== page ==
It has been a difficult year for everyone. The pandemic has contributed to seismic changes in how we work, socialize, travel, and go about our lives. At Dorothy Day House, a volunteer non-profit organization that has been providing meals, shelter, and employment for low-income residents in Berkeley for more than 30 years, we have had to radically adjust our day-to-day functions to keep both our staff and the people we serve, safe while still maintaining their dignity and our internal community.

A sense of community is something that binds people together. This sense can be from a positive common cause – i.e., helping the greater good by assisting those less fortunate, or from participating in a group that shares your passion for foosball. Our passion at Dorothy Day House is for helping other people. We seek to inspire a sense of community at Dorothy Day House amongst both our guests and our volunteers and staff. This has largely happened organically, as we have made it clear from the beginning that we consider our guests like our extended family members. In addition to that, our shelter was initially run exclusively by individuals who were homeless and received our services.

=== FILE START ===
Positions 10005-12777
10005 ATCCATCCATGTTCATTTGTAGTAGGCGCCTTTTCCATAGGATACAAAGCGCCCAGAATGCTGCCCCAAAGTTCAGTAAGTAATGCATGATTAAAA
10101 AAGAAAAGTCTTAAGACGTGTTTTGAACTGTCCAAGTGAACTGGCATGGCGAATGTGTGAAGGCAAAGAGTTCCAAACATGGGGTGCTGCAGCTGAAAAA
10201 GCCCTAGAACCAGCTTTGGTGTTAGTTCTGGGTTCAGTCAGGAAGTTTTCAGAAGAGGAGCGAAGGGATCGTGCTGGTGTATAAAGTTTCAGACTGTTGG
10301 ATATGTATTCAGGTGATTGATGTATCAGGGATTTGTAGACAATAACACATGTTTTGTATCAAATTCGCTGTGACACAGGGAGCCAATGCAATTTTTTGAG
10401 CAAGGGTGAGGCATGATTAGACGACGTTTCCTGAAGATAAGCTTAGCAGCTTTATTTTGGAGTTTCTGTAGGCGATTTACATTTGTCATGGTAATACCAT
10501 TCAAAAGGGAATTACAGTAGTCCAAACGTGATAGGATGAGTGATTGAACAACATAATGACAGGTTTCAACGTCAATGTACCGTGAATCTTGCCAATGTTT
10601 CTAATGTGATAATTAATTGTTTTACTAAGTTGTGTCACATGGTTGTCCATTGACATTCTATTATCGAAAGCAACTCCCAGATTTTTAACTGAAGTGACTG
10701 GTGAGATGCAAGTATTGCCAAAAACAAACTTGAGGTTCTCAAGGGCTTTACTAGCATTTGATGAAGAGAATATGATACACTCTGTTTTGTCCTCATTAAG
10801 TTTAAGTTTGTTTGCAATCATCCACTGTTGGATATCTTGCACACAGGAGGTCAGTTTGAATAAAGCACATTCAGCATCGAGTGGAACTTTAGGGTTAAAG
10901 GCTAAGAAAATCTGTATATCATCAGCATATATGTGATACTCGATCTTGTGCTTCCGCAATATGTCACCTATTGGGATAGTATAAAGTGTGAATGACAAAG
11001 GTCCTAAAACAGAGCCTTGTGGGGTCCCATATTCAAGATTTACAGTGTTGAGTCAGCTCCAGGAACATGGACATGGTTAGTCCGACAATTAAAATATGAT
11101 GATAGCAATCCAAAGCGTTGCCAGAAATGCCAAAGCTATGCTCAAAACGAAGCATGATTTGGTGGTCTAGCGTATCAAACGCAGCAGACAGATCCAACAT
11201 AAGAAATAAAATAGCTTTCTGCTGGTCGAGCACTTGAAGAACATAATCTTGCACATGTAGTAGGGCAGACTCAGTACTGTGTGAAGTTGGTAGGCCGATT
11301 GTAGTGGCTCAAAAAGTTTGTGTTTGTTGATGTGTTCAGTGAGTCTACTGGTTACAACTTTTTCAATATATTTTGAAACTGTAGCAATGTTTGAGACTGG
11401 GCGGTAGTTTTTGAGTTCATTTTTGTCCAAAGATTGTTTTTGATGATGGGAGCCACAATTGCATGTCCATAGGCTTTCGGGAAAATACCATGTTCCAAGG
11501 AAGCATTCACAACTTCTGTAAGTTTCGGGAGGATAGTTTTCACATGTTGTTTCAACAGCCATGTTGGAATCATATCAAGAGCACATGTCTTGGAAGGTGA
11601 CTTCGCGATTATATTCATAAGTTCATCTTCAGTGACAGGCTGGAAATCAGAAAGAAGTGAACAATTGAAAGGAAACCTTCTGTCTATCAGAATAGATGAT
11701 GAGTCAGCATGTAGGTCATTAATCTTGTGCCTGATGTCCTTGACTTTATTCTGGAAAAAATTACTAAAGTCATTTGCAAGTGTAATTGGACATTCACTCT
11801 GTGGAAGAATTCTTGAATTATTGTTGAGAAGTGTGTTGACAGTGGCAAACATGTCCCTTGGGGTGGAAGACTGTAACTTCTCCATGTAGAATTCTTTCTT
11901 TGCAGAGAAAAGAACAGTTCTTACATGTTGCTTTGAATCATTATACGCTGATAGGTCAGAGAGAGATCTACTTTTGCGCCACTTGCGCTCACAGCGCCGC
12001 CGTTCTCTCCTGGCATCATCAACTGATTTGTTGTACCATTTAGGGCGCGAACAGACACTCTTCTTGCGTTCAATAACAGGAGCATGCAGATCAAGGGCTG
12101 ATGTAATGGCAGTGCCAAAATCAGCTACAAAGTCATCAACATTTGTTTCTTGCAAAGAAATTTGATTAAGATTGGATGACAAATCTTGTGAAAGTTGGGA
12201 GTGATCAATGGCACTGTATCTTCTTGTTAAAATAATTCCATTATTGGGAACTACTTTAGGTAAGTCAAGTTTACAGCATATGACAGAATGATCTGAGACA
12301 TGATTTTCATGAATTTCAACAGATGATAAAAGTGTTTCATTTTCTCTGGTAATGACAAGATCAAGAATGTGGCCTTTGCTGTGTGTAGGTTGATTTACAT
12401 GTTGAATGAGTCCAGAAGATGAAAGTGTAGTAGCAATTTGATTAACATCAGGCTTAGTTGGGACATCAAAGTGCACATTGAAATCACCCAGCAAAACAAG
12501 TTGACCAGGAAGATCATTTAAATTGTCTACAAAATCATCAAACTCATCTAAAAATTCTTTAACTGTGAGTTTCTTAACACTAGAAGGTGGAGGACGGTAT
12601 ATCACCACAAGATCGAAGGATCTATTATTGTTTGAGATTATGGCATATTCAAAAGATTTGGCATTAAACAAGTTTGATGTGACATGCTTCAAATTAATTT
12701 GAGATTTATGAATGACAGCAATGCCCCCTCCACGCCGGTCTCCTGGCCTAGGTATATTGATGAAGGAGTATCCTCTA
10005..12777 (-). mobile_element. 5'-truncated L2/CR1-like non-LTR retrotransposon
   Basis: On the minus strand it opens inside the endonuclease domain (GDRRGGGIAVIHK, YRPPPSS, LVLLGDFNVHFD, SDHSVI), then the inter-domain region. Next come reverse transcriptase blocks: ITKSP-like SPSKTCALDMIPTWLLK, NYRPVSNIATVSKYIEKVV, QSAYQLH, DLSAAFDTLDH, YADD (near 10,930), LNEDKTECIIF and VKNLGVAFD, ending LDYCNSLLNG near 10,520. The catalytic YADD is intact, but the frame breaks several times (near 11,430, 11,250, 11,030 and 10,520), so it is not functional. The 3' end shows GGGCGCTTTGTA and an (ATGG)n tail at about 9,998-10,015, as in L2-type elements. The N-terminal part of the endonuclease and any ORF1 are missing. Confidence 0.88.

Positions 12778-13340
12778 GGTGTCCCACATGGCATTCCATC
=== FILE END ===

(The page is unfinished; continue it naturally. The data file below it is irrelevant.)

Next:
Because we believe in the dignity of every human being, hiring people who had previously been homeless was a no-brainer for us. We believe that communities that work together, win together. Throughout my career in the public service sector, there has never been a time where a non-profit could do what it does entirely on its own – they needed the help of their communities.

It is because of our donors that we can provide a community for the homeless population in Berkeley, which is more important now than ever. As we approach the winter months, we are bracing for the third wave of coronavirus infections, in addition to the regular rain and flu seasons. Those without housing were largely spared from the first two waves of the pandemic because they were swept up from the streets and put into thousands of motel rooms by the county. And, while some of these rooms will be converted into permanent housing for those in need – there are still 2,000 people without a home, living in encampments in Berkeley and the surrounding areas that need our help.

Dorothy Day House has been working around the clock to make sure that we are meeting this moment – by taking to the streets to hand-deliver immediate needs such as hygiene kits, warm socks, and PPE to people living in encampments. We have also recently become certified to perform housing assessments through Alameda County Coordinated Re-entry.

If you would like to stay up to date with Dorothy Day House, please visit our website at, or follow us on our social media accounts: Facebook, Twitter, Instagram.

If you would like to support us: Donate to Dorothy Day House

David Stegman is the executive director of Dorothy Day House.
David Stegman is the executive director of Dorothy Day House.